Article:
President Ghani has cancelled a trip to Iran because of what he described as a national tragedy.
Avalanches are relatively common in northern Afghanistan, with dozens dying in major incidents in 2010 and 2012.
But Panjshir province is reported not to have seen avalanches on this level for three decades.

Pakistan - Curiosity about Saudi invitation to Sharif

Coming in the backdrop of anger in Saudi Arabia over its criticism in Pakistan, the surprise ‘invitation’ for Prime Minister Nawaz Sharif from Riyadh has left many wondering about the agenda of the trip.
The Prime Minister’s Office had in a late night announcement on Friday said: “The newly crowned King of Saudi Arabia, King Salman bin Abdul Aziz Al Saud, has sent a special invitation to the Prime Minister to visit the Kingdom in the first week of March.”
The Adviser on Foreign Affairs and National Security, Sartaj Aziz, told Dawn that bilateral cooperation would be discussed during the trip, which would be the first after the completion of succession in Saudi Arabia following the death of King Abdullah bin Abdulaziz. Mr Sharif’s last visit to Saudi Arabia in January was for the funeral of the king.
No dates for the upcoming trip have been decided as yet even though the Saudi invitation asked Mr Sharif to come over in the first week of March.
The Saudis haven’t indicated the issues that they would like to discuss during the meeting with Mr Sharif.
But answers, diplomats and foreign policy observers say, could be found in the context. Saudis have been extremely disturbed over allegations in Pakistan about funding from the Kingdom for extremist and terrorist groups.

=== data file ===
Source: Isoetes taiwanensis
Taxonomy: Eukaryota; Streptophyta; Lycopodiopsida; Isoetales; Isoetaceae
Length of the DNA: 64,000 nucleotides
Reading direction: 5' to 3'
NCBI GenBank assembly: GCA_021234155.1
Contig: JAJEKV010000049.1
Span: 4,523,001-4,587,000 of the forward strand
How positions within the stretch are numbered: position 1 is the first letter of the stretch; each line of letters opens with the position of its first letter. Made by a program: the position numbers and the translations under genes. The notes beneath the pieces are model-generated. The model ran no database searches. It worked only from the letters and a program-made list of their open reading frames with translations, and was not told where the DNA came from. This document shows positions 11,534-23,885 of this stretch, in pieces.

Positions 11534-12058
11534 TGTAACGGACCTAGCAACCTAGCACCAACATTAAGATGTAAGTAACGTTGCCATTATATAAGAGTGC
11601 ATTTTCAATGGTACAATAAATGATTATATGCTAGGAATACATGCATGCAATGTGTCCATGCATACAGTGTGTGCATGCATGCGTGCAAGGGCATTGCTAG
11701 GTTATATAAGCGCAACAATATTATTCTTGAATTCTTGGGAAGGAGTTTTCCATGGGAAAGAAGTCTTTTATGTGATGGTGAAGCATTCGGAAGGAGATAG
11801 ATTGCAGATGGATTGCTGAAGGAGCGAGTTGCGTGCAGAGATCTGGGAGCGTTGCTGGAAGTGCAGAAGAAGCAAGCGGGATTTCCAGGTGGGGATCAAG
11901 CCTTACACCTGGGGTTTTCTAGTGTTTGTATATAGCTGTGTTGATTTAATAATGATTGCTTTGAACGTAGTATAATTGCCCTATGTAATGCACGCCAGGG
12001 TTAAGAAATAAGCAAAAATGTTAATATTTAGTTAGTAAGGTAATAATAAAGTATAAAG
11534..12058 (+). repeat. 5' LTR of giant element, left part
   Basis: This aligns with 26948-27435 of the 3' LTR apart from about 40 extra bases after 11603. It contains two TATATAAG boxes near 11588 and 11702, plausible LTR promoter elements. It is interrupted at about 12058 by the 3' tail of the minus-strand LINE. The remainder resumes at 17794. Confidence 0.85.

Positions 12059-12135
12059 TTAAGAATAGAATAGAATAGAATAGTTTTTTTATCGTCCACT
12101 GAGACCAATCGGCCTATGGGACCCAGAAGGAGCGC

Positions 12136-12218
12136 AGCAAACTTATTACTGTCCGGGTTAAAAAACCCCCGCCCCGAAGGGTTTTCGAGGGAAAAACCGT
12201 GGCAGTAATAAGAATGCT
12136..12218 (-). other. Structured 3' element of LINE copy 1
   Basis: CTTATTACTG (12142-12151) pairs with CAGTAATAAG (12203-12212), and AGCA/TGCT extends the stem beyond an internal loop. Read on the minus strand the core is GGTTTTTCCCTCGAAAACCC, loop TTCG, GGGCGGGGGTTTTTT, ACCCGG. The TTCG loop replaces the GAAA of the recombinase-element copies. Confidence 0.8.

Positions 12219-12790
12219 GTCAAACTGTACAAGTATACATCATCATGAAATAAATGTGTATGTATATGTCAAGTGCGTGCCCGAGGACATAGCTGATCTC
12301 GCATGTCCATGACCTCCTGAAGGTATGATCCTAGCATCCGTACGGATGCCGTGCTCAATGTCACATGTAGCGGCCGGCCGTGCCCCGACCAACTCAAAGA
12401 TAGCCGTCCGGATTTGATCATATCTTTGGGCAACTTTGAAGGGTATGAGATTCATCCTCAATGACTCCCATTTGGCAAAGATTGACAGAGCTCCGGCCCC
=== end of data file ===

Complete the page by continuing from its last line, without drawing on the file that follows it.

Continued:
The Saudi embassy had, in an unprecedented move, tried to clarify its position a fortnight ago. But instead of ending the row, it led to a low-key spat between the embassy and the Foreign Office.
In a veiled rebuttal to embassy’s claim that Kingdom’s funding of seminaries was cleared by the Foreign Office, the spokesperson of the Foreign Office had said that only, “Offers of economic assistance and project based assistance by Saudi Arabia are processed by the Ministry of Foreign Affairs, in consultation with the relevant departments and agencies of the Government of Pakistan.”
Some claim that the delay in the arrival of Abdullah Zahrani, Saudi Arabia’s ambassador-designate to Pakistan, was also because of the underlying tensions in the relationship.
Ambassador Zahrani, according to the source, was expected some eight weeks ago.
There has been no Saudi ambassador in Pakistan for about eight months now. Amb Ali Saeed Asseri was earlier named for a second stint in Pakistan, but his nomination was later withdrawn because of developments in Middle East.
Amb Zahrani is an Asseri protégé having served as his deputy both in Islamabad and Beirut.
Besides the controversy over terrorism funding, Riyadh, a keen follower of Pak-Saudi relations said, was unhappy over Islamabad not fulfilling its part of the commitment of the deal under which it was given $1.5 billion assistance.
The assistance was announced during King Salman Bin Abdulaziz Al Saud’s visit to Pakistan last year as the crown prince.
Though Pakistan had been denying that the money was given for some specific objective, the source said it was meant for safeguarding Riyadh’s regional interests.
With the March 31 deadline for a political framework for deal on Iran’s nuclear programme nearing, Riyadh is getting increasingly anxious.
A diplomatic source familiar with the thinking in Riyadh says that KSA needs Pakistan’s help for containing Iran, more than ever and wants to remind Islamabad about its commitment.
Saudi Arabia has been briefed by the US on the progress in the negotiations on Iran’s nuclear programme.